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Good Fortune Sushi Rolls


Thick Sushi Rolls

Thick Sushi Rolls

Photo (c) Setsuko Yoshizuka
February 3rd is called Setsubun, which is also known as a bean throwing (mamemaki) festival in Japan. People throw roasted soybeans around houses and at temples and shrines to drive off bad luck and to bring good luck in. It's a custom to eat the same number of beans as one's age, hoping for good health and happiness.

Eho-maki (fortune rolls) are futo-maki (thick sushi rolls) eaten on the night of Setsubun. To be related with the Seven Deities of Good Fortune called Shichifukujin, seven fillings are traditionally rolled in a sushi roll. For example, simmered shiitake mushrooms and kanpyo (dried gourd), cucumber, rolled omelet (tamagoyaki), eels, sakura denbu (sweet fish powder), and seasoned koyadofu (freeze-dried tofu) are used. These ingredients represent good health, happiness, and prosperity, and rolling the fillings means good fortune.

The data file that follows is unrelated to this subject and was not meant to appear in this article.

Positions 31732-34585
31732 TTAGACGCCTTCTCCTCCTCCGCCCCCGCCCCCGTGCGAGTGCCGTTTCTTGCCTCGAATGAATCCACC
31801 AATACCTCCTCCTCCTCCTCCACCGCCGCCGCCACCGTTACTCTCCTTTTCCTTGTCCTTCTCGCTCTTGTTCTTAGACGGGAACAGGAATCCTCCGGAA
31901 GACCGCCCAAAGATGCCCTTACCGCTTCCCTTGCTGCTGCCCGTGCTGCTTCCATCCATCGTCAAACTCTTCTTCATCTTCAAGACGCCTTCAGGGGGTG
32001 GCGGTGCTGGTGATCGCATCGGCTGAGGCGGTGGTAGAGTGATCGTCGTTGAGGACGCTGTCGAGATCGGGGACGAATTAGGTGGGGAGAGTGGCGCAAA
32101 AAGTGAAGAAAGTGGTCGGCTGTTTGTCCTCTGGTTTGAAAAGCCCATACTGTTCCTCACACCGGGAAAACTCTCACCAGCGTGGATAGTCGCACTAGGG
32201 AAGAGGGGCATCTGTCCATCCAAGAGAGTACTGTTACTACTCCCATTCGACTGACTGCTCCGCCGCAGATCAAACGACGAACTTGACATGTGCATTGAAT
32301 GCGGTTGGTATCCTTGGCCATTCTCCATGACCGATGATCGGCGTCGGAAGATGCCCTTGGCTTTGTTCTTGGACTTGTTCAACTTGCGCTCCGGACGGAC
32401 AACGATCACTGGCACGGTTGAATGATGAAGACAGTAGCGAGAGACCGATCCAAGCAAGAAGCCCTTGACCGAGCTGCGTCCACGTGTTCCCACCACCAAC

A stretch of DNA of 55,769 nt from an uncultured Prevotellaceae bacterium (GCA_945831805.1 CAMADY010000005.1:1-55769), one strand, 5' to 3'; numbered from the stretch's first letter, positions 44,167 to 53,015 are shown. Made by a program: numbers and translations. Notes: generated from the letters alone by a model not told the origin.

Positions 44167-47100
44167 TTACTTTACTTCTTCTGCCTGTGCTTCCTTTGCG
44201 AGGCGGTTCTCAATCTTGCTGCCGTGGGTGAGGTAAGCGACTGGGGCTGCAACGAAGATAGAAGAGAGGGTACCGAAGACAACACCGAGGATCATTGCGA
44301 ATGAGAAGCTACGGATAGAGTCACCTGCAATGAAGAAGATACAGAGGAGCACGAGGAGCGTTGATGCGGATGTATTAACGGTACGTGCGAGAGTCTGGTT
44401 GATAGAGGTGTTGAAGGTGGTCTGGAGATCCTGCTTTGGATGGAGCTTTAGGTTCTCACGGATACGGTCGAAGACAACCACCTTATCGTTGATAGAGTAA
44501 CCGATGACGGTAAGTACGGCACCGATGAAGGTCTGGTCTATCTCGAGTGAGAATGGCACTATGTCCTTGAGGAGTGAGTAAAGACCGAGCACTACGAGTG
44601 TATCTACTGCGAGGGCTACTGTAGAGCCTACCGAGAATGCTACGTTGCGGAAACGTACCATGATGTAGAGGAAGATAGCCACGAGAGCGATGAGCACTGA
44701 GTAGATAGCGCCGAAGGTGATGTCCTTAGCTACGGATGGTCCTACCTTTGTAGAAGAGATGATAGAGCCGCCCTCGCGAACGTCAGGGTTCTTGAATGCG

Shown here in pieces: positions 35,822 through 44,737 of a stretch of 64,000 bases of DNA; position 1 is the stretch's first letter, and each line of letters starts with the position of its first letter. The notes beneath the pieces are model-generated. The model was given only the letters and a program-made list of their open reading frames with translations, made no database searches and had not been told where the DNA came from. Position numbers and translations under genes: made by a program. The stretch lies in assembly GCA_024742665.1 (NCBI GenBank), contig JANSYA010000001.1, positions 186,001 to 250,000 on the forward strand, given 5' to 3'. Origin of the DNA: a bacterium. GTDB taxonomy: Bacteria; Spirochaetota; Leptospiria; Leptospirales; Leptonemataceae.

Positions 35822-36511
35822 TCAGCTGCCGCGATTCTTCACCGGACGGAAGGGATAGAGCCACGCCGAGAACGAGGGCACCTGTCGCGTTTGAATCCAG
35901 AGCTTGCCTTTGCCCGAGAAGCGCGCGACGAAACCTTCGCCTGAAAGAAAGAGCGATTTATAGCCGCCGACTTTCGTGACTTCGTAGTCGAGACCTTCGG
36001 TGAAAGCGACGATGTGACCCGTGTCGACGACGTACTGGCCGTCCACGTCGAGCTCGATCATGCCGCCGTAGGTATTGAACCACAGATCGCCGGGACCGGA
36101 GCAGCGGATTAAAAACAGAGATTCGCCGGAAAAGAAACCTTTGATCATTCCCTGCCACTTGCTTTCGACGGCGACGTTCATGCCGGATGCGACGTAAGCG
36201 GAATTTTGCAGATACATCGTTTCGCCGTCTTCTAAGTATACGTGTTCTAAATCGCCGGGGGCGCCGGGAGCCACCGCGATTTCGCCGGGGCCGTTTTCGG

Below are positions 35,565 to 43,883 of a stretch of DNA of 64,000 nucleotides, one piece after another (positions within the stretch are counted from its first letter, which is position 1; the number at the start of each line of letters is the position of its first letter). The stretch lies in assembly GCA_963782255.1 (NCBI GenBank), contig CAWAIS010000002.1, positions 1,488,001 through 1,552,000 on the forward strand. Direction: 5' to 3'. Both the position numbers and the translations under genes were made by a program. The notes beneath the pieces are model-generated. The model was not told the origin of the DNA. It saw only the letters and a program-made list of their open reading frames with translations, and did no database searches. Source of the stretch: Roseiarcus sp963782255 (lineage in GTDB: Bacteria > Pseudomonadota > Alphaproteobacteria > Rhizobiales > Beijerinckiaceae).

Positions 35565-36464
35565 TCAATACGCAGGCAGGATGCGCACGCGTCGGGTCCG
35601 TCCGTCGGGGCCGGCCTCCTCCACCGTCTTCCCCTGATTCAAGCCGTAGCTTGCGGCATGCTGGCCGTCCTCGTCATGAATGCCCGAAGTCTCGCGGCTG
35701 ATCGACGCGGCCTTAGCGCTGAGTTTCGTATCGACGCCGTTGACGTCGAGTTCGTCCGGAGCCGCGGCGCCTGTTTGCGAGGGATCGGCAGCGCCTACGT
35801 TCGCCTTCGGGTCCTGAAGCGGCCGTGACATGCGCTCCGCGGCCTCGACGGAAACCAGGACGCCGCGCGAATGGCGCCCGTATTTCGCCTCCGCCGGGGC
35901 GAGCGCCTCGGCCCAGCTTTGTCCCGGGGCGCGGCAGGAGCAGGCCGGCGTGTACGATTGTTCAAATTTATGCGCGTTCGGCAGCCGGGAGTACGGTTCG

Usually, sushi rolls are sliced into bite-sized pieces. But fortune rolls aren't sliced since slicing indicates cutting good fortune. When eating fortune rolls, people face toward the good fortune direction of the year and make wishes.

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